Janet Morrison OBE, chief executive of the PSNC, said: “Millions of people rely on their local pharmacy for healthcare advice and support, as well as critical medicines, so it’s very worrying to see pharmacies closing. Unfortunately it is no surprise: many pharmacy businesses are being forced to cut back on vital services by the unrelenting financial and operational pressures that they are facing.

“We need Government to invest urgently in pharmacies to ease these pressures, otherwise patients and the public can expect to see an end to more of the pharmacy services that they have come to value and rely on. We have been pleased to see so many Parliamentarians backing community pharmacies and thank them for their support.”

Dr Leyla Hannbeck, chief executive of the AIMP, commented: “It is encouraging to see so many MPs taking the time to recognize the value of community pharmacy. Care, professionalism, access and convenience are the real hallmarks which define our profession. Much is made of multidisciplinary working and integration right now so it is worth capturing that integration can only proceed at the speed of trust.

“Pharmacy has consistently delivered for patients and communities, particularly during the pandemic. Our sector needs a breathing space to heal and recover — it needs support and investment from decision makers that would allow pharmacies up and down the land improving outcomes for patients whilst ensuring value for money for patients, public and tax payers alike.”

Malcolm Harrison, chief executive of the CCA said: “We were pleased to see Parliamentarians recognize the tremendous efforts of frontline pharmacy teams and the continued financial and workforce pressures pharmacy businesses of all sizes face.

“Pharmacy staff wish to do their bit to bust the backlog but can only do so if the sector receives the funding it truly deserves. It’s imperative that the Government invests in a sector that has delivered so much for the country in its hour of need, otherwise the prospect of further pharmacy closures looms large. The sector deserves a funding settlement that truly reflects its value to patients, the public and the NHS”.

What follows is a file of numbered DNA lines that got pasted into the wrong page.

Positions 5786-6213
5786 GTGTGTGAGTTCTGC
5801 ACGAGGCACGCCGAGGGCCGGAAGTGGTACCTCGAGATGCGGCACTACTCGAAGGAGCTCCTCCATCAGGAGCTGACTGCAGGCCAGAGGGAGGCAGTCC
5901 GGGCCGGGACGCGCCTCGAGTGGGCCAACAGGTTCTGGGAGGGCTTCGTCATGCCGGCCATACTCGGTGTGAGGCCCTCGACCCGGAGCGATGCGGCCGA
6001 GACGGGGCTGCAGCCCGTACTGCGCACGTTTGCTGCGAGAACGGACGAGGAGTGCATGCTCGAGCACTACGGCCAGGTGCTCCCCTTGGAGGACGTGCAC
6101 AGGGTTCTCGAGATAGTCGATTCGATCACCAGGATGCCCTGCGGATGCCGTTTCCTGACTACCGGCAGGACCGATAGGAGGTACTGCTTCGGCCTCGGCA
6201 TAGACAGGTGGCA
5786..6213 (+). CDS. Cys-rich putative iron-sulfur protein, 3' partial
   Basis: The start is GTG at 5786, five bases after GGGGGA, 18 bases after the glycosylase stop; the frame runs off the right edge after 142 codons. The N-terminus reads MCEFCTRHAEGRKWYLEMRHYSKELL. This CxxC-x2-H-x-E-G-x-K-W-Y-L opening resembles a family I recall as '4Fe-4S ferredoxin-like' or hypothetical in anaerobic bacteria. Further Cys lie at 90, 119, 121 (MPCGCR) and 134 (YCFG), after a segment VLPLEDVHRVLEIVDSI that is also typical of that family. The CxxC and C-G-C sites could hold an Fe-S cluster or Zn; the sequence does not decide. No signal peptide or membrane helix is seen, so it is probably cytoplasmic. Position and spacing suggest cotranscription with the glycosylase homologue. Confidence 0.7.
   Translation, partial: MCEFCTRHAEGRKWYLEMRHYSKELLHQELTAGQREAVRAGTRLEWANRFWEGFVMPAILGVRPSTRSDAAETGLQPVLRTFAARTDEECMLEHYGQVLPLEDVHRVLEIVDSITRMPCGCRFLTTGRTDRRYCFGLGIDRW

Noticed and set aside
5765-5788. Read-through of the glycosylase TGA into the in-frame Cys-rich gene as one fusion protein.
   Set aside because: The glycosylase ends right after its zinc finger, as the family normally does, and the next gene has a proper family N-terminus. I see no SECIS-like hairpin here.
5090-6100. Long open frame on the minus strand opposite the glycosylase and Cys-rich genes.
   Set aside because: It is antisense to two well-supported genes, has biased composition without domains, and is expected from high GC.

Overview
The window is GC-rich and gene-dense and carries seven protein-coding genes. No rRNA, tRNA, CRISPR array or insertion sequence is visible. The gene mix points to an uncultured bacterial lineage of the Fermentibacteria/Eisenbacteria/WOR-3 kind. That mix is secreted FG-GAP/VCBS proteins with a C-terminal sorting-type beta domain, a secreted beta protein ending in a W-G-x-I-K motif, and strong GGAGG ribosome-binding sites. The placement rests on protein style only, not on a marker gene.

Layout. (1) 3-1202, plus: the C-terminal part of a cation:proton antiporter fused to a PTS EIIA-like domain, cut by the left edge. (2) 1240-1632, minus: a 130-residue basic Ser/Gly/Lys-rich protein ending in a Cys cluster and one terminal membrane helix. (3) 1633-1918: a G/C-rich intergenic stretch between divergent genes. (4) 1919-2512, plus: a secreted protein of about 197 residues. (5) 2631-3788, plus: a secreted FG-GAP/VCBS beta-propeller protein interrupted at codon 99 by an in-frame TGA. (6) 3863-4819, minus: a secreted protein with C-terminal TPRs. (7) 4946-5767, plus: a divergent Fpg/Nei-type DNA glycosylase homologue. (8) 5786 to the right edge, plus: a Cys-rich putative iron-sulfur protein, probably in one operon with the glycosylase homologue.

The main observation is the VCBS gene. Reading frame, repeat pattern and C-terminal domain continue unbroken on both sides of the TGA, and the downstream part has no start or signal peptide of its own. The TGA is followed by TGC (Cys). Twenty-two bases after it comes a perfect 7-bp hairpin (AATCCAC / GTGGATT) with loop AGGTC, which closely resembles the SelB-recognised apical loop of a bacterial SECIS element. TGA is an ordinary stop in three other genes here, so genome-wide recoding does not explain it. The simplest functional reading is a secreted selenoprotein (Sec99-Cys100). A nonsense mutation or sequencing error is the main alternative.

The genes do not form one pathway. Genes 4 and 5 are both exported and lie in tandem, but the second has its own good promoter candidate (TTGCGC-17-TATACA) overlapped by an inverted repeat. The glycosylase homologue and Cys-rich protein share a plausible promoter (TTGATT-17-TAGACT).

Nick Kaye, vice chair of the NPA, commented: “Chronic underfunding has resulted in hundreds of pharmacy closures and MPs from all parties are clearly saying this can’t go on. Closures mean less capacity at a time when healthcare needs are growing, the NHS is under pressure and community-based provision needs to step up, not shrink.

“There are many more pharmacies holding back investment in staff, premises and services, as they struggle to make ends meet. Without sustained investment, community pharmacies like mine will be unable to play their full part in the nation’s recovery from the pandemic and an historic opportunity for transforming primary care will be lost.”

Thorrun Govind, English Pharmacy Board chair at the RPS, said: “Pharmacists have provided a lifeline for patient care throughout the pandemic and, with the right support, will play a key role in the NHS of the future. There is a huge opportunity for community pharmacy to help care for people closer to home, reduce health inequalities, and support the growing number of people living with long-term conditions.

“Exciting advances in personalized medicines and a new generation of pharmacist independent prescribers can revolutionize how we deliver patient care. But we also know there is huge pressure on pharmacy teams and it is vital they get the support they need so they can keep looking after patients.”